Firstly…  the reason we are under attack is because we are dangerous to the enemy.  He wouldn’t be bothered with us unless we were a threat.  By the way we parent our child, showing unconditional love through all the struggles, we are modelling what Jesus taught us, to love each other as we love ourselves.  By the way we serve in ministry, reaching out to others in Jesus’ name, we are taking the Gospel to all peoples.  And the enemy hates us for that, and wants to bring us down, to stop us, to cause us to quit, to convince us that we can’t win this battle.  Maybe if we were alone, and he was just attacking us, he would be right, but that’s where the second important thing comes in…

We are not alone…  we are on God’s side, and he is on ours…  The victory has already been won, these battles we face are just skirmishes, but even as we struggle in these times we are not on our own…  remember the words of Elisha:

The servant of the man of God got up the next morning. He went out early. He saw that an army with horses and chariots had surrounded the city. “Oh no, my master!” the servant said. “What can we do?”  “Don’t be afraid,” the prophet answered. “Those who are with us are more than those who are with them.”

 Elisha prayed, “Lord, open my servant’s eyes so that he can see.” Then the Lord opened his eyes. Elisha’s servant looked up and saw the hills. He saw that Elisha was surrounded by horses and chariots made of fire.  (2 Kings 6:15-17)

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We are not alone, we do not battle alone, if we open our eyes, our hearts, our minds, our very souls, to the Lord, he will reveal to us that he is there for us, with us.  His army stands alongside us, and he gives us each other to support us too.  Which brings me to the final reason the word ‘Battle’ has been important to me this week…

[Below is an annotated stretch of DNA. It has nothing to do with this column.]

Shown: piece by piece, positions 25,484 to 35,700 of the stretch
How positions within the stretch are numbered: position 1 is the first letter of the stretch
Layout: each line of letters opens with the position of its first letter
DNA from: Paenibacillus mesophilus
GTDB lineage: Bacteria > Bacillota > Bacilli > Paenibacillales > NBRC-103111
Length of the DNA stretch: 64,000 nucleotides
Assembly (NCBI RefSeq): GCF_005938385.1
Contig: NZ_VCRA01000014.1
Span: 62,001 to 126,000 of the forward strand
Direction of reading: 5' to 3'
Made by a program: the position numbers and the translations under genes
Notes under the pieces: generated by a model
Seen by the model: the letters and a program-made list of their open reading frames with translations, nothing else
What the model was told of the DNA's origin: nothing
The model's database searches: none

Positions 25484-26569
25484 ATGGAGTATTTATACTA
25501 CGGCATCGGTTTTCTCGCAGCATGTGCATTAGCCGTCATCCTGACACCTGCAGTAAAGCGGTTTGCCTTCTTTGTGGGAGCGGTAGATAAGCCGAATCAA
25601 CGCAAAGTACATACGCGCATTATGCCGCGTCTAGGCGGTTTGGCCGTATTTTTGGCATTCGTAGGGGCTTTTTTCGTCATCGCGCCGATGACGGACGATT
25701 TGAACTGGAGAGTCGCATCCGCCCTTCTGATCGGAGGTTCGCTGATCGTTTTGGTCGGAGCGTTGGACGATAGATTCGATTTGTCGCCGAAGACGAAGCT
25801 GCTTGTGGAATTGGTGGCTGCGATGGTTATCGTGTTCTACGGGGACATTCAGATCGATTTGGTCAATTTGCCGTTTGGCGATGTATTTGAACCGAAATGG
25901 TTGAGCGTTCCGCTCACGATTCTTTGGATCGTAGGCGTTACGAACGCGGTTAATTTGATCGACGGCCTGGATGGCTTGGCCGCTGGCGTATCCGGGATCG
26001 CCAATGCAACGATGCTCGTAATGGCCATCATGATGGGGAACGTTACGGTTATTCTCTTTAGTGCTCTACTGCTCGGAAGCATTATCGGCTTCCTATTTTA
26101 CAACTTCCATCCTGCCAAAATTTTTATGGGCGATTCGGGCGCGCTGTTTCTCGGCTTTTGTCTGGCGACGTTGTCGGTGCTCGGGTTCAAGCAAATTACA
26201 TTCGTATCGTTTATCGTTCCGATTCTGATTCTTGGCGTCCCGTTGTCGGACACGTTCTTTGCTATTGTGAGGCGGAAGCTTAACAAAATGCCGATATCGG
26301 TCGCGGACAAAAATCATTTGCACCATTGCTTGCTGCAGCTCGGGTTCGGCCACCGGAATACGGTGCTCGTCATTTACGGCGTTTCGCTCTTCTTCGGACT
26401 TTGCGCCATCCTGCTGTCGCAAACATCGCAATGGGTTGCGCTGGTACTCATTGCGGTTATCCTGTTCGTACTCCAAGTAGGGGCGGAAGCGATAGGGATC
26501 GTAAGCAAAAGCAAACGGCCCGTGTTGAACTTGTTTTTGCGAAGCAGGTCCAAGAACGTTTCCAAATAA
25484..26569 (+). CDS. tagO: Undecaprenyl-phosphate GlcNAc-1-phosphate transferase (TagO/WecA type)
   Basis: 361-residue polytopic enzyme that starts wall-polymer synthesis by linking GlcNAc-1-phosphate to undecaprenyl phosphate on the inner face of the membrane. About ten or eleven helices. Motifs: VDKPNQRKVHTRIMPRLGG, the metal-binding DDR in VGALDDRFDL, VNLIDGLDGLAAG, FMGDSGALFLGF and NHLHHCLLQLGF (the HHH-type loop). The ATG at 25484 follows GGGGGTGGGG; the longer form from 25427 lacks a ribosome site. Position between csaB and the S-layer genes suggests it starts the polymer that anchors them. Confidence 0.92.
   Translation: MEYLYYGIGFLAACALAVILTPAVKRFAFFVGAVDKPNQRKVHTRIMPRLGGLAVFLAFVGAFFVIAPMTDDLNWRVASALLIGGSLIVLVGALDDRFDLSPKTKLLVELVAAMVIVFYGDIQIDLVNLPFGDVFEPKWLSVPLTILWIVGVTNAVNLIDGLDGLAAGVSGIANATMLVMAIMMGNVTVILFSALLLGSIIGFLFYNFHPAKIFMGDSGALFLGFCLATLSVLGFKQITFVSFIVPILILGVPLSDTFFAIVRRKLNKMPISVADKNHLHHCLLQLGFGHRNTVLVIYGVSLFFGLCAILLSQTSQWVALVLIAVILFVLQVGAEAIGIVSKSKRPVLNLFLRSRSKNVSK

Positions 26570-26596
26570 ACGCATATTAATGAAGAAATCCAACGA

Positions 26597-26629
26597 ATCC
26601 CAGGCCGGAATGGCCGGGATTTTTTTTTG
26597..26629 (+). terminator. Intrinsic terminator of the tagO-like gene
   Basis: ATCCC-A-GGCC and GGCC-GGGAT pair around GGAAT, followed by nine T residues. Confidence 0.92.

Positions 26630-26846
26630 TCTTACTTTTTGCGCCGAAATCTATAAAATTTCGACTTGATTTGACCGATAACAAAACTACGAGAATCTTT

Place:  The autumn tour of the Urban Saints ‘All Inclusive?’ training programme that I run, helping churches to be inclusive, create belonging and develop faith in all children and young people, particularly those with additional needs and disabilities, started this week in the town of Battle in East Sussex.  It seems apt that, with all that’s been going on, the first place for me to visit would have the name that best represents my struggles!  And it was a victorious evening, really great times sharing about inclusion, belonging and faith development with a positive and responsive group of children’s, youth and families workers.  A wonderful start to the autumn tour and a reminder that I’m doing what God has called me to do…  That feeling of being in exactly the right place is very special indeed!

So, when we feel that we are in a battle, whether personally or in ministry, let us remember that it means we’re doing something right, and that we’re not doing it on our own…  We’re doing what God has called us to, what pleases him…  Let’s keep bringing it back to God and recognising that he is with us, that his army stands alongside us, and that we stand alongside each other…

And with a mighty battle roar, let’s throw ourselves back into the fight!  Amen!

Mark
10th September 2017

Image rights: English Heritage (header), Urban Saints (banner), author (others)

‘All You Need Is Love’ – Reprise

Since John Lennon wrote this iconic Beatles song 50 years ago, there has been a fair amount of speculation about what it means, what he was trying to tell us…

“There’s nothing you can do that can’t be done. Nothing you can sing that can’t be sung. Nothing you can say, but you can learn how to play the game. It’s easy.  All you need is love…”